Often when working with a client I’ll have recommendations on server settings and configurations, but sometimes things are not obvious, and I want another set of eyes to audit security settings. External scanners are fine but are mostly relegated to be run by the security teams, so using an open source auditing tool can help with security auditing, hardening, and compliance while helping to determine if you have things configured and setup optimally.
Thanks to Mike Mitchell @sirmitchell for the new 45 logo, inspired by Trumps recent comments on the Charlottesville clash. Here's a high res copy which I'm allowing for personal use (signs, shirts, buttons). Spread it far and wide: https://t.co/k0GqGslx6W 🚫45 pic.twitter.com/1bWM00CHtj — Mike Mitchell (@sirmitchell) August 15, 2017 > “When someone shows you who they are, you should believe them. And Donald Trump is again letting Nazis and white supremacists off the hook for their violence in Charlottesville.
Today I had a case where a coworker wanted a Linux server to connect to a particular VPN, and we didn’t want to make it use some hacky way like putting a script in /etc/rc.local for it to run on boot. By using systemd we learned how to use it to control connecting to the VPNs, using the OpenVPN client. Steps Install the OpenVPN client Verify the openvpn client is installed Debian/Ubuntu apt-get install openvpn RHEL/CentOS yum install openvpn Get VPN keys, certifiates and configs From your remote host, get the files or zip file that includes your VPN keys, certificates and configs Place the files (unzipping any archives) into /etc/openvpn on your client Configure OpenVPN session In the directory /etc/openvpn copy the .
Cheap Girls (photo courtesy of Cheap Girls) The year It’s been a great year (musically), and I’ve kept my head above water by going out to see some great shows. Highlights include; Basia Bulat, Jason Isbell, Shovels & Rope, Neon Indian, Guided by Voices, The Thermals, Summer Canibals, Screaming Females, Aye Nako, The Waco Brothers, Cheap Girls, Bob Mould Band, Lydia Loveless, Will Courtney & the Wild Bunch, Built To Spill, The Posies, Shellac, Shannon Wright, Amanda Shires, Colter Wall, and Sloan.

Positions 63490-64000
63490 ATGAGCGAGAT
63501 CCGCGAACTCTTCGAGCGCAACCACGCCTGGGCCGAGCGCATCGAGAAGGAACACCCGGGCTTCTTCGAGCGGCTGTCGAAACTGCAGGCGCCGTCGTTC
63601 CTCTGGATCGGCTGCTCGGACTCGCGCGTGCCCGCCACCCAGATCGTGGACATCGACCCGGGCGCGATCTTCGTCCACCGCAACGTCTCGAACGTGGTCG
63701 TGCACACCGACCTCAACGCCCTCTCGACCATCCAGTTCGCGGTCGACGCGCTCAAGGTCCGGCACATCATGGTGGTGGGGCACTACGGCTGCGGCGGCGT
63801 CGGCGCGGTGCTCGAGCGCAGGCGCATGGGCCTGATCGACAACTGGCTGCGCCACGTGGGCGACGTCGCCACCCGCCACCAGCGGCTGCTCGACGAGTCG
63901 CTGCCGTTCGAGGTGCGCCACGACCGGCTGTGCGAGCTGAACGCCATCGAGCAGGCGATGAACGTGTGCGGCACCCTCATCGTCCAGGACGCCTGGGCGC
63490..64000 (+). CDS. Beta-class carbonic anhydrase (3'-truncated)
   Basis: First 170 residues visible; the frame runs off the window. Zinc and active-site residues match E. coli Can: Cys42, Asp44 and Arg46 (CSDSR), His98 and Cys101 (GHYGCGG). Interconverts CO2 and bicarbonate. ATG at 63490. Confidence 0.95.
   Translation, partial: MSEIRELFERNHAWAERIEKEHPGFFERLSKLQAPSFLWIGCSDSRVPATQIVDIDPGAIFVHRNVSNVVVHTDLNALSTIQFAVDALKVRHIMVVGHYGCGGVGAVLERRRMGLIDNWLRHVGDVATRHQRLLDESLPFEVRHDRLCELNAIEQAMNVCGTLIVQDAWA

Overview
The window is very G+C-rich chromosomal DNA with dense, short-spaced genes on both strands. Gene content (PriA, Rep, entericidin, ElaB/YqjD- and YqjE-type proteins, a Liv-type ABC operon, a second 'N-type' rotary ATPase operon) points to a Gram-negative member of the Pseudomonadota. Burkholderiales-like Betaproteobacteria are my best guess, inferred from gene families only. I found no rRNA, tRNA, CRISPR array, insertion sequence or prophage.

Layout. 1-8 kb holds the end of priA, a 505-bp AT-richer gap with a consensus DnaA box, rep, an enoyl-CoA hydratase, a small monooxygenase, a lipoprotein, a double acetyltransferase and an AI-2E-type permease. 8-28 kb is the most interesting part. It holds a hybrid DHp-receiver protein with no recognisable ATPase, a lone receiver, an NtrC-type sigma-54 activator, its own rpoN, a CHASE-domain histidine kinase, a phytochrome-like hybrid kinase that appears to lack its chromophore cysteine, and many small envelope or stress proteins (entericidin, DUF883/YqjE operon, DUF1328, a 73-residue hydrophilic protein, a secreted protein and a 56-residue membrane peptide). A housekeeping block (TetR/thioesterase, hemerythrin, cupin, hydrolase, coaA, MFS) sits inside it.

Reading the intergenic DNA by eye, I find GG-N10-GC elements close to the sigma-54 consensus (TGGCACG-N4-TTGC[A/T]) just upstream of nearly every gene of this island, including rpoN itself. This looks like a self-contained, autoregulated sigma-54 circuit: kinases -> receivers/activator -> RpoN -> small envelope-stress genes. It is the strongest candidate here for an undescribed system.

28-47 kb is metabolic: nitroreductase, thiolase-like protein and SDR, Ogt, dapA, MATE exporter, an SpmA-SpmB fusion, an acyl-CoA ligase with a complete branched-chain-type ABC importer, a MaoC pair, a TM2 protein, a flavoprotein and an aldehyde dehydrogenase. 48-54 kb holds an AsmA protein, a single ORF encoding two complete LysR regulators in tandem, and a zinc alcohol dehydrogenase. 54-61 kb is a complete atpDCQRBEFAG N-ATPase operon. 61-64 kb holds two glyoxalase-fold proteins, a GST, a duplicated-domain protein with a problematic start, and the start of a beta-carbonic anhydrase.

When getting started with Linux and open source software, running websites was one of the first things I learned how to do. Of course with the way software evolves, I’m still learning new ways to better secure, encrypt and protect web assests. Recently I wanted to build a new project and decided I wanted to use OpenBSD, arguably the most secure operating system out of the box. While years ago I switched to FreeBSD for web and mailserver handling, OpenBSD is just more stringent about how it presents things. There’s more to learn, sure, but that’s all part of the fun. Now, if you look around at normal VPS options like DigitalOcean and Linode won’t allow you to run OpenBSD, but with Vultr (affilate link) you can use any ISO you can point to. They have a $5/month option, but they give you 768M RAM versus the 512M that you get from most other VPS providers for that price. With that decided I ran through the install using their console and was up and running in no time. Now for the fun part, let’s